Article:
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The Woman Racket (1930)

Passed | | Crime, Drama, Romance | 24 January 1930 (USA)
During a raid on a speakeasy, a cop finds himself attracted to a pretty female employee. Instead of arresting her and taking her to jail, he not only helps her escape but takes her out to ... See full summary »


Albert H. Kelley (as Albert Kelley), Robert Ober | 1 more credit »


Philip Dunning (based on a play by), Frances Dunning (based on a play by)




Complete credited cast:
Tom Moore ... Tom
Blanche Sweet ... Julia
Sally Starr ... Buddy
Robert Agnew ... Rags (as Bobby Agnew)
John Miljan ... Chris
Tenen Holtz ... Ben
Lew Kelly Lew Kelly ... Tish
Tom London ... Hennessy
Eugene Borden Eugene Borden ... Lefty
Jack Byron Jack Byron ... Duke (as John Byron)
Nita Martan Nita Martan ... Rita (scenes deleted)
Richard Travers ... Wardell


During a raid on a speakeasy, a cop finds himself attracted to a pretty female employee. Instead of arresting her and taking her to jail, he not only helps her escape but takes her out to dinner. Eventually they marry, but it's not long before the new bride starts to yearn for the excitement of her life back at the speakeasy. Against her husband's wishes, she goes back there and is noticed by the joint's owner, who offers her a job. She decides to take the job, leave her husband and go back to her old life, but things don't turn out quite the way she expected. Written by frankfob2@yahoo.com

Plot Summary | Add Synopsis


THE ROMANCE OF A NIGHT-HOSTESS! (Print Ad- Vancouver Sun, ((Vancouver, BC)) 6 November 1930)


Crime | Drama | Romance







English | Yiddish

Release Date:

24 January 1930 (USA) See more »

Also Known As:

Lights and Shadows See more »

Company Credits

Show more on IMDbPro »

Technical Specs

Sound Mix:

Mono (Western Electric System)

Aspect Ratio:

1.20 : 1
See full technical specs »

Did You Know?


Talkie debut in a feature film for Blanche Sweet. She made three talkies in 1930 and retired from the screen but returned for some bits parts several decades later. See more »


When they open the office door, the music from the night club can be heard, and when they shut it the music cannot be heard. At one point the music turns off before the door is actually shut. See more »


Singin' in the Rain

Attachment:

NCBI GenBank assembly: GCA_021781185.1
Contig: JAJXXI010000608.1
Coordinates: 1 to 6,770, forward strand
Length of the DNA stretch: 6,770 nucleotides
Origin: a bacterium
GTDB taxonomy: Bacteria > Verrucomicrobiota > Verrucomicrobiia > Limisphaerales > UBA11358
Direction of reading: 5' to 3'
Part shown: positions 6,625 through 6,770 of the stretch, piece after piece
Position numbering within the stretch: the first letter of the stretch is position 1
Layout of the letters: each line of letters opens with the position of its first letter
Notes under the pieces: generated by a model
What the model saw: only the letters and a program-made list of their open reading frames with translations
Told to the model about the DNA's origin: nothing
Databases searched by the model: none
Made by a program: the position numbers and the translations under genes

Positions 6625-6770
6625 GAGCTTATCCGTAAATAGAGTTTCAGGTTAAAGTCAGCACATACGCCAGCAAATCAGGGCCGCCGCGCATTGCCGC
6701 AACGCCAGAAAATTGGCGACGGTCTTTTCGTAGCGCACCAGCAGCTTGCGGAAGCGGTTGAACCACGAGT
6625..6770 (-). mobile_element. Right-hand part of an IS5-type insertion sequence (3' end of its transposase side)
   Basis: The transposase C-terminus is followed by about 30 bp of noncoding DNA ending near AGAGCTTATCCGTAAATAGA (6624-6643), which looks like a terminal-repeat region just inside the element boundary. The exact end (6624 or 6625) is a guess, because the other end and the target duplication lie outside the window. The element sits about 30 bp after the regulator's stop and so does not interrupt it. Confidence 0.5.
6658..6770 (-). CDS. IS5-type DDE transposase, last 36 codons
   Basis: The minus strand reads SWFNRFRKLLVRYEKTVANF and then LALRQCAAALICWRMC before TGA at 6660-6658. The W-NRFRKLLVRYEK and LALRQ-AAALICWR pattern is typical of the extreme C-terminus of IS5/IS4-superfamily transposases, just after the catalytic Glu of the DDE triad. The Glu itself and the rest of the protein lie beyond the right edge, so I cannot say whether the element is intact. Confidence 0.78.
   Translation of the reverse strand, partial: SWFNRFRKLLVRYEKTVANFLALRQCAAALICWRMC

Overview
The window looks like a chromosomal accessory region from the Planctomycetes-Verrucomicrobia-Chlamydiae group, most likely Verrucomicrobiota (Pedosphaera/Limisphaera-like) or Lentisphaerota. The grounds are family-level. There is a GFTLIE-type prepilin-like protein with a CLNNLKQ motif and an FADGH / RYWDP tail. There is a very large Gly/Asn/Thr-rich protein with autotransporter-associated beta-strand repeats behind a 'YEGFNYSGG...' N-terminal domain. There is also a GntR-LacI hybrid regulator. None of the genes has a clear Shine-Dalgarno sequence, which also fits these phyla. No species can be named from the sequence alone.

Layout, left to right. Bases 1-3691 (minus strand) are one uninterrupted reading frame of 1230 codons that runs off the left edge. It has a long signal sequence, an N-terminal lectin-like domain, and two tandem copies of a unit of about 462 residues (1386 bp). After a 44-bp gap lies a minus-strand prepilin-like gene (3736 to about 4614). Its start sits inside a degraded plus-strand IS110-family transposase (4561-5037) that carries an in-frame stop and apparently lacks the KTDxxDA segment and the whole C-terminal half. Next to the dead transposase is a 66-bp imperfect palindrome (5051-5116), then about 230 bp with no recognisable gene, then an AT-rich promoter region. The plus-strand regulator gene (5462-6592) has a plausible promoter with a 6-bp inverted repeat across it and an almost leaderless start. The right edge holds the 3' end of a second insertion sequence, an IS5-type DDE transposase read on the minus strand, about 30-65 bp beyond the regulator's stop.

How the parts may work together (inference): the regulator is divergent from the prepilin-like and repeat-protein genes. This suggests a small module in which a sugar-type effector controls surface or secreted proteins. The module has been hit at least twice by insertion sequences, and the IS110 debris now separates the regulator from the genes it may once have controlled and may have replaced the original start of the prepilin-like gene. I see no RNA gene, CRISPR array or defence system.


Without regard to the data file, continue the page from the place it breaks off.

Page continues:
(1929) (uncredited)
Music by Nacio Herb Brown
Lyrics by Arthur Freed
A few bars played offscreen by the band at the nightclub
See more »

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User Reviews

Worth Watching Only for Sweet
30 July 2011 | by Michael_ElliottSee all my reviews

Woman Racket, The (1930)

** (out of 4)

A cop (Tom Moore) saves a show girl (Blanche Sweet) from a pinch and soon the two are married. Things start off well but soon the wife grows bored of her housewife role and soon she's back in the nightclubs where she gets caught up with a dangerous gangster (John Miljan). THE WOMAN RACKET is your typical crime picture from MGM and sadly it's really not all that good. I think the main reason for people to tune into this thing is for Sweet who most film buffs will remember from her remarkable work with D.W. Griffith. This was one of her few sound films so that will be the main draw and there's no doubt that she's the best thing in the movie. As someone who has seen over a hundred Griffith films, it's always fun seeing his original troupe in other people's work. With Sweet she was always playing that "down home girl" and she was usually dressed in rags or made to look less attractive. It was really pretty strange seeing her in this role playing a sexy singer who uses her looks to gain a thing or two. I was really caught off guard at how well Sweet looked in this role but she also comes across extremely charming. There wasn't a single second where you don't believe her in the part and she perfectly sells that sexuality and charm. Moore, on the other hand, doesn't come off as well. I think he's a tad bit too laid back at times and it seems like he was struggling with some of the dialogue at times. He's certainly far from horrible but he doesn't add too much. Miljan is pretty good in the role of the gangster as he has no trouble coming off like a snake and he makes it easy to hate this character. Like many early talkies, this one here suffers from talking way too much as there are way too many dialogue scenes that just keep on and on. There are a couple musicals numbers, which aren't too bad and especially those performed by Sweet. Buffs will notice Sammy Lee served as musical director and he would eventually become a director at the studio doing various musical shorts. THE WOMAN RACKET just doesn't have enough life, energy or style to make it work so in the end it's mainly for those interested in Sweet.

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